Higher excise tax on fuel to further burden poor – Quimbo

Sofia Tomacruz, Aika Rey

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Higher excise tax on fuel to further burden poor – Quimbo
A P3-increase in diesel prices may lead to a P0.52-increase in minimum fare in jeepneys mostly used by wage earners

MANILA, Philippines – Deputy Speaker Romero “Miro” Quimbo reiterated  on Wednesday, May 17, that the proposed increase in excise taxes on fuel would only further burden the poor, as it would lead to higher public transportation fares.

“Now, the (government) will tax everything including diesel and kerosene….I’m pretty certain that the poor are going to pay for that,” Quimbo said in a mix of English and Filipino at a tax forum held in the Ateneo Graduate School of Business on Wednesday.

Quimbo, who pushed for other tax reform measures at the forum, said that a P3-increase in diesel prices may lead to a P0.52-increase in minimum fare in jeepneys mostly used by wage earners.

The proposed increase in excise taxes is meant to counter revenue losses from the administration’s proposed comprehensive tax reform program (CTRP). (READ: Duterte’s tax reform: More take-home pay, higher fuel and auto taxes)

Quimbo said that he has always fought for tax reform but he has reservations with the “anti-poor” provisions. He said that if the proposed increase in excise taxes is not carefully targetted, it is going to make “the poor poorer and the rich richer.” (READ: #AskTheTaxWhiz: Is the proposed tax reform package really pro-poor?)

“That is what I essentially feel if we are not able to temper the current tax reform package as being presented,” he added.

Quimbo aired his concern on the same day that the Social Weather Stations (SWS) released the results of its nationwide survey on Filipinos’ optimism about their quality of life and the economy, held in late March.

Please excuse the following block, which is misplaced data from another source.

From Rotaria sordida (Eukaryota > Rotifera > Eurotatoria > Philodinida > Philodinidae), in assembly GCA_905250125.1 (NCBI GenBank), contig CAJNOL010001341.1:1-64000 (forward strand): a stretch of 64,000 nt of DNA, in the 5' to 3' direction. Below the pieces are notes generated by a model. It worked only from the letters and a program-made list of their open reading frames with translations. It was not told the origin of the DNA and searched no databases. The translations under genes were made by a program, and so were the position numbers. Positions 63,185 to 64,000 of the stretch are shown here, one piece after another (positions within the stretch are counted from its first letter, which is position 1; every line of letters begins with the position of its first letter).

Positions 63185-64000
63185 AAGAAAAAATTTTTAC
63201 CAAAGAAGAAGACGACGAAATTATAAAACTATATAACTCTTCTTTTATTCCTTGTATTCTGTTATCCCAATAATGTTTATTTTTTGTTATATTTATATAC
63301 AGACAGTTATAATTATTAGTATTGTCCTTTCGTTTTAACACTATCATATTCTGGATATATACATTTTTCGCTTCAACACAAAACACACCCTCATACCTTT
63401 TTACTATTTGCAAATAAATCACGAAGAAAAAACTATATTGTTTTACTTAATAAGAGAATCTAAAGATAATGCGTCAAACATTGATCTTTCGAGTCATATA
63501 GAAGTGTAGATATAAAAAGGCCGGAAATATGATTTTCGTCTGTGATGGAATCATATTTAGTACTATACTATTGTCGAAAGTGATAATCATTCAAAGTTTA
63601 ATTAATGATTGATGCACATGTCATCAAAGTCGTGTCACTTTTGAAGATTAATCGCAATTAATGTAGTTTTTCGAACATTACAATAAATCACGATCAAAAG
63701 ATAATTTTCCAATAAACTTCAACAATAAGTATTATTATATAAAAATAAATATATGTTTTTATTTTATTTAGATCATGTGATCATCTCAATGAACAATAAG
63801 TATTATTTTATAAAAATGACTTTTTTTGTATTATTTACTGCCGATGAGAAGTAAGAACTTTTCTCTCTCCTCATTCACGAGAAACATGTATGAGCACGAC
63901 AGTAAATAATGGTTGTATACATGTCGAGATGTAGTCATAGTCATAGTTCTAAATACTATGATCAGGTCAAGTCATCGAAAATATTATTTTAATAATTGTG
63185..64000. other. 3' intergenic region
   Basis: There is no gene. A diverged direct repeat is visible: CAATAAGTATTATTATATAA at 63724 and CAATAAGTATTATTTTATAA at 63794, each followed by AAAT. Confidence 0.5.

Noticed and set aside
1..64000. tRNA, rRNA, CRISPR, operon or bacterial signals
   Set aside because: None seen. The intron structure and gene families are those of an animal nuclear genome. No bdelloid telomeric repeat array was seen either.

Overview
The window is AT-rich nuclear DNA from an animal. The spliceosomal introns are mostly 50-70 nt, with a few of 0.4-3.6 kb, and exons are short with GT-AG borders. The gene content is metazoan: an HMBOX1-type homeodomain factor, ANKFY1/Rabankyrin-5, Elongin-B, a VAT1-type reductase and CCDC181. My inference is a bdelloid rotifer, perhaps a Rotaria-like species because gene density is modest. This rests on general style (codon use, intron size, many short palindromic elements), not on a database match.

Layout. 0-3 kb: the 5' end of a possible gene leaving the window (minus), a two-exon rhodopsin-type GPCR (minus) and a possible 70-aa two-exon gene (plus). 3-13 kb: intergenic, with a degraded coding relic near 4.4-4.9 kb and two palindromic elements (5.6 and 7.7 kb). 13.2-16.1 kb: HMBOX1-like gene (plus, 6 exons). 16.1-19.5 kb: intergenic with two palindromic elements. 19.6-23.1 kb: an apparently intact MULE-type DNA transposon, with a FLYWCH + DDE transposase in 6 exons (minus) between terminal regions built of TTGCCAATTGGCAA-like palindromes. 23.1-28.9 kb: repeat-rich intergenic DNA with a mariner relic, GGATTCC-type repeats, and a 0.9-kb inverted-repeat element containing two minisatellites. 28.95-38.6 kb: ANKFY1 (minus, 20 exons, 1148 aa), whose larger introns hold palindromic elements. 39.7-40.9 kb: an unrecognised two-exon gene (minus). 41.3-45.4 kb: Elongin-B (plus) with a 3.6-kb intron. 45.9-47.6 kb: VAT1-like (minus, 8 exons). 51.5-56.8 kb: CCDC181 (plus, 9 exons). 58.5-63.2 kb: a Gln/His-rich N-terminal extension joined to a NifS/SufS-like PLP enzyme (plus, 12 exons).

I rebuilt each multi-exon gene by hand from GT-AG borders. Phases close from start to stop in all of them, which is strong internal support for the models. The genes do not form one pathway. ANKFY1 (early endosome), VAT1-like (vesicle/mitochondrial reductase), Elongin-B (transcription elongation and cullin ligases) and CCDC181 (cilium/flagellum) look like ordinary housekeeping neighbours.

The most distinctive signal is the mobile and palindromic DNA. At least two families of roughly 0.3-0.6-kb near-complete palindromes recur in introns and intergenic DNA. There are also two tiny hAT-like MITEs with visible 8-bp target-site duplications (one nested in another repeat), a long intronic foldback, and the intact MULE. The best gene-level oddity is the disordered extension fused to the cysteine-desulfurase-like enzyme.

The survey results show that poor Filipinos are the least optimistic about their prospects and a better economy in the next 12 months. Malacañang attributed this to the “pinch of inflation” due to higher electricity cost and prices of gasoline, diesel, kerosene, and LPG in the first quarter of the year.


Quimbo said the House is set to pass the proposed CTRP  on second reading on May 29, before Congress goes on break.

He said that unlike other measures, the proposed CTRP is “more complicated” because it is made up of various tax proposals.

“It’s a little bit more complicated. It cannot just be passed, simply because (income) tax reform is being tied to new taxes,” he said.

The Department of Finance’s first package in the CTRP includes the lowering of income tax rates, broadening of the value added tax (VAT) base, and higher fuel and automobile excise tax rates

Meanwhile, big business groups and individuals have long clamored for tax reform measures, as the Philippines has one of the most complicated tax systems in the world. (READ: FAST FACTS: Time to pay taxes, what should you know?)

Individuals pay taxes a total of 28 times a year in the Philippines, which also has the 2nd highest income tax rate in Southeast Asia.

“It really is about time that they made those changes in our tax system. It really is antiquated and we hope to move towards a fair, simpler, and more efficient tax system,” said Malou Lim, president of the Tax Management Association of the Philippines.

Lim noted that focus should also be given to measures to offset the anticipated revenue losses. “Yes, we want to reduce the income tax right now, but what would be the compensating measures? We need to look into it more carefully. There needs to be money to fund all the (government) projects,” she said.

‘Perfect time’

Quimbo also said now is the perfect time for the proposed tax reforms to be passed, citing the high popularity of President Rodrigo Duterte.

“The timing is perfect because as we have suggested, tax reform (should be addressed) at the start of the President’s (term) while popularity is still high and effects can be seen before stepping down,” he said.

Meanwhile, the lawmaker wondered aloud whether the Bureau of Internal Revenue (BIR) and the Bureau of Customs (BOC) can improve their collection.

Quimbo cited the collection of excise taxes on fuel as an example: “While the economy is growing and consumption on fuel is increasing, collection actually went down.”

BIR spokesperson Marissa Cabreros responded: “The collection is dependent on our manpower….We will be able to deliver the P1.829 trillion [target] this year if we hire more professionals and personnel to man the BIR.” – Rappler.com

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Sofia Tomacruz

Sofia Tomacruz covers defense and foreign affairs. Follow her on Twitter via @sofiatomacruz.
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Aika Rey

Aika Rey is a business reporter for Rappler. She covered the Senate of the Philippines before fully diving into numbers and companies. Got tips? Find her on Twitter at @reyaika or shoot her an email at aika.rey@rappler.com.